Autonomous traffic is coming – but maybe not the way you thought
Looking at the amount of publicity the driverless car it getting, it is easy to get the impression that the automotive industry is putting its bets on autonomous cars as the future main form of personal transport. All the main car OEMs, plus a growing group of new entrants, with Google the best known, is both investing in the required technologies, and eagerly showing the results of these investments.
The motivations of the various actors may not be equally evident, and spending some thought on these reveals a more varied picture.
The technology roadmap towards the driverless car is for the most part already known. The same cannot be said about the arguably more important business roadmap. The driverless car, together with many other factors relating to the general digitalization development, will disrupt the current business models, with new types of actors and new types of services not existing today. The automotive industry is quite understandably afraid of losing its position at the top of the value chain, and having to settle for the role of a supplier.
Also, being viewed as passive in this field would certainly hurt any car company’s success in the stock markets. Thus, for the automotive industry there is no other option than try to remain in the game, and continue investing in driverless cars.
For the new entrants, the situation is different and varies a lot. For Google, the driverless car looks like another major platform for its information services and advertising business. From this point of view, its investments in the technology look more like speeding up the opening of the market, than a serious goal of becoming a car company.
For the other big player in this field, Uber, this is a question of life and death. Its current business is making huge losses (according to some estimates, approaching $3 B last year). The driverless car looks like the main solution to the problem, as it can decrease the costs of providing rides. Uber currently allows its drivers to retain about 80% of the customer payments.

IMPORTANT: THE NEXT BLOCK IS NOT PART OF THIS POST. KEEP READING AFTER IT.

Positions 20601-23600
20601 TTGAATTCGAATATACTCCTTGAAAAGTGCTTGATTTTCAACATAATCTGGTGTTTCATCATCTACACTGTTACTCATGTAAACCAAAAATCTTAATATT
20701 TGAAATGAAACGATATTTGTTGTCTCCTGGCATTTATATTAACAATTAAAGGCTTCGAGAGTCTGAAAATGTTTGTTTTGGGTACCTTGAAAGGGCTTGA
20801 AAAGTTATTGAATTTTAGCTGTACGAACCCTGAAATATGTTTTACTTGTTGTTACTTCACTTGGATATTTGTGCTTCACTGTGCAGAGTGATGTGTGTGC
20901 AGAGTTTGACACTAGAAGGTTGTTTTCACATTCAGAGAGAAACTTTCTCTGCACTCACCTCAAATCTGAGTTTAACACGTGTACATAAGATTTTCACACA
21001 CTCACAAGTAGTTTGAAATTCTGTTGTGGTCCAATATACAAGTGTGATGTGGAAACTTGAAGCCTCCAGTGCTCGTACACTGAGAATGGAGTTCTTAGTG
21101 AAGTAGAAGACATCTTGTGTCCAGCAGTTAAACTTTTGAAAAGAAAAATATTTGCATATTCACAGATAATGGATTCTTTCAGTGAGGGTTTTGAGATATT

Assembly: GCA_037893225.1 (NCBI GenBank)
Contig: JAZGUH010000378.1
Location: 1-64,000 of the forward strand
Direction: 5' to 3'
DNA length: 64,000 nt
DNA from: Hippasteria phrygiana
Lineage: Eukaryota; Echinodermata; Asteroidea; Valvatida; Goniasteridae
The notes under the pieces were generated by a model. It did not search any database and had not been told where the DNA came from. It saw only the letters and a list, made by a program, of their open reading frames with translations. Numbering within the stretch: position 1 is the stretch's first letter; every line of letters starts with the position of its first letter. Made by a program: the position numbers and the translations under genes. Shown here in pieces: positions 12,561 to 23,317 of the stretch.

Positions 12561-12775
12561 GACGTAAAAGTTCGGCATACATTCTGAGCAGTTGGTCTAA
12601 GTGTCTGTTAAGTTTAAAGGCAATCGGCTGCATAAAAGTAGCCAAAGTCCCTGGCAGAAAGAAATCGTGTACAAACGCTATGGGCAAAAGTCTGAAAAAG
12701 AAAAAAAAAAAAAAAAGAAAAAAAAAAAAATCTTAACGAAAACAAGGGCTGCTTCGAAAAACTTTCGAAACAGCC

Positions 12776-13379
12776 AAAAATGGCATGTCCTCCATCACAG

To put it bluntly, regardless of the investments being made nobody has more than guesses about how to make money with the driverless car, when the money can be made, and how much of it there is to be made.
However, there is a domain where at least some more light can be shed on these issues: goods transport and logistics. Additionally, there is the advantage of less severe technological requirements.
Taking the last issue first, in goods traffic most of the distances covered are driven along pre-determined routes. Typically, only the last kilometers may require ad hoc routing, for example in distributing goods to retail locations. Thus, it becomes feasible to for example install special equipment supporting autonomy, and set aside given lanes for driverless trucks. There is also much less people moving around in trucking routes compared to an urban setting. All this results in a less dynamic and more predictable environment, and less severe requirements for driverless trucks. The same applies to trains and, to a certain degree also to ships, when comparing to autonomous cars.
From the business point of view, driverless trucks offer several advantages compared to human driven trucks. The lower operating costs, increased reliability, and added efficiency (more time on the road) all add up to major cost savings, and results in higher profit margins. The business case is clear even with this. On top of this comes the potential of new kinds of services and revenue streams, not possible with human driven trucks. Again, the same kinds of arguments apply for trains and ships.
With this, it should be clear that autonomous goods transport already has a business logic that can be realized without major changes in the business architecture. Mostly, the current players can take advantage of the opportunities, as soon as the required technology is mature enough. And, as explained above, this should happen sooner than sufficient maturation of driverless cars for personal transport.
Instead of following the herd, it makes lots of sense for companies offering or planning to offer technologies and services for autonomous transport to spend some serious thought on the opportunities offered by the goods transport domain. There are also major questions that require focused research.
Together with major players in the maritime industry, DIMECC has started an ecosystem activity aiming to realize commercial autonomous shipping in the Baltic by the year 2025. Goods transport is here the main use case. Join us in making this happen!
Dr. Jaakko Talvitie